Autism and Hyperbaric Oxygen Therapy Debate Continues
An article published today by the New Jersey Star-Ledger entitled "Questions, risks surround hyperbaric chamber treatments for autistic children" is an interesting story addressing the pros and cons of Hyperbaric Oxygen Therapy (HBOT) for autism. In the article, writer Susan Livio addresses the key points involving the treatment, which is frequently implemented by parents of children with autism.
However, the story caught my attention because of its title, which I found to be very misleading. Other than a glancing mention of rare
side effects, there are no inherent "risks" that Livio alluded to in her title, other than the fact that HBOT therapy can be expensive when not
covered by insurance, hence posing a financial "risk" to families. However, this is significantly different from the inference that HBOT poses
With so much misinformation currently circulating within the autism community, these types of attention-grabbing headlines do not do any favors for
those searching for the truth. Whether intentional or not, the article immediately casts HBOT in a negative light before a single sentence of the story
I am neither a proponent or critic of Hyperbaric Oxygen Therapy, but I do take issue when I see these kinds of headlines coming from the media as it
pertains to autism, mainly because they needlessly create further division among a fractioned community that so desperately needs to come together.
While any form of medical treatment poses "risks," HBOT therapy is considered relatively safe, assuming that patients are properly supervised by a licensed medical physician (an important fact omitted by the author). And unlike some of the more controversial biomedical treatments such as chelation and IVIG, research has consistently shown HBOT to have minimal risks or side effects and in many cases, have proven beneficial. I personally know of parents who swear by HBOT therapy and have heard nothing but positive things by those who have tried it.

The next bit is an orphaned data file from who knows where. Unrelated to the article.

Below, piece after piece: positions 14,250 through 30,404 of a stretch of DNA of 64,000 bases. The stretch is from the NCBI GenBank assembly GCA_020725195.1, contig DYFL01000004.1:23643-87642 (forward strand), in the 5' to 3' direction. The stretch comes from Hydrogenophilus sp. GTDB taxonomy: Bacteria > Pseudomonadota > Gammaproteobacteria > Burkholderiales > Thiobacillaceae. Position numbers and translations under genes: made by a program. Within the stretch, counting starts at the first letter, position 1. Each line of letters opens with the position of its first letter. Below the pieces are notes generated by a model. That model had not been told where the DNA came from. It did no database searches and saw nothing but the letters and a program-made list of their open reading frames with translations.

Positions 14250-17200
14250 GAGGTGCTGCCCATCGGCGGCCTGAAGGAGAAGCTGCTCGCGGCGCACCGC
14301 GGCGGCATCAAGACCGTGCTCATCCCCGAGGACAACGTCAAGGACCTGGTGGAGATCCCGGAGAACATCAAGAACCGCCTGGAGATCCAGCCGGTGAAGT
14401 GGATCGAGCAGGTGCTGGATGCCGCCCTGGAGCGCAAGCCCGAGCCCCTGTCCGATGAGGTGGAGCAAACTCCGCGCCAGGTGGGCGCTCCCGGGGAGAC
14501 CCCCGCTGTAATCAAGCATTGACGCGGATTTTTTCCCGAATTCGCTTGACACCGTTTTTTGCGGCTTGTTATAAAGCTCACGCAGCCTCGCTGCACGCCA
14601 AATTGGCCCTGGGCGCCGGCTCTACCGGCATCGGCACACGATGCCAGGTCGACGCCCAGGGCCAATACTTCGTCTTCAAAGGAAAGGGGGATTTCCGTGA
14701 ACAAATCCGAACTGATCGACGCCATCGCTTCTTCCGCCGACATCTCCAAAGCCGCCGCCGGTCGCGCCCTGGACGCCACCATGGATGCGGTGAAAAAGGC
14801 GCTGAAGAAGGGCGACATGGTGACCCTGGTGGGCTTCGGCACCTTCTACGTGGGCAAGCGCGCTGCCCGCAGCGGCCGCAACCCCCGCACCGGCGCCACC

Yes, HBOT can be expensive, particularly for those who chose to buy a chamber for their own home, but we must be careful not to confuse the very different issues of financial risk vs. health risk.
Children with autism should have all potentially beneficial treatments at their disposal, regardless of cost. Just because something is expensive
should not disqualify it as a treatment option nor should it be unfairly cast in a negative light, especially when it has the potential to benefit some of those
who try it.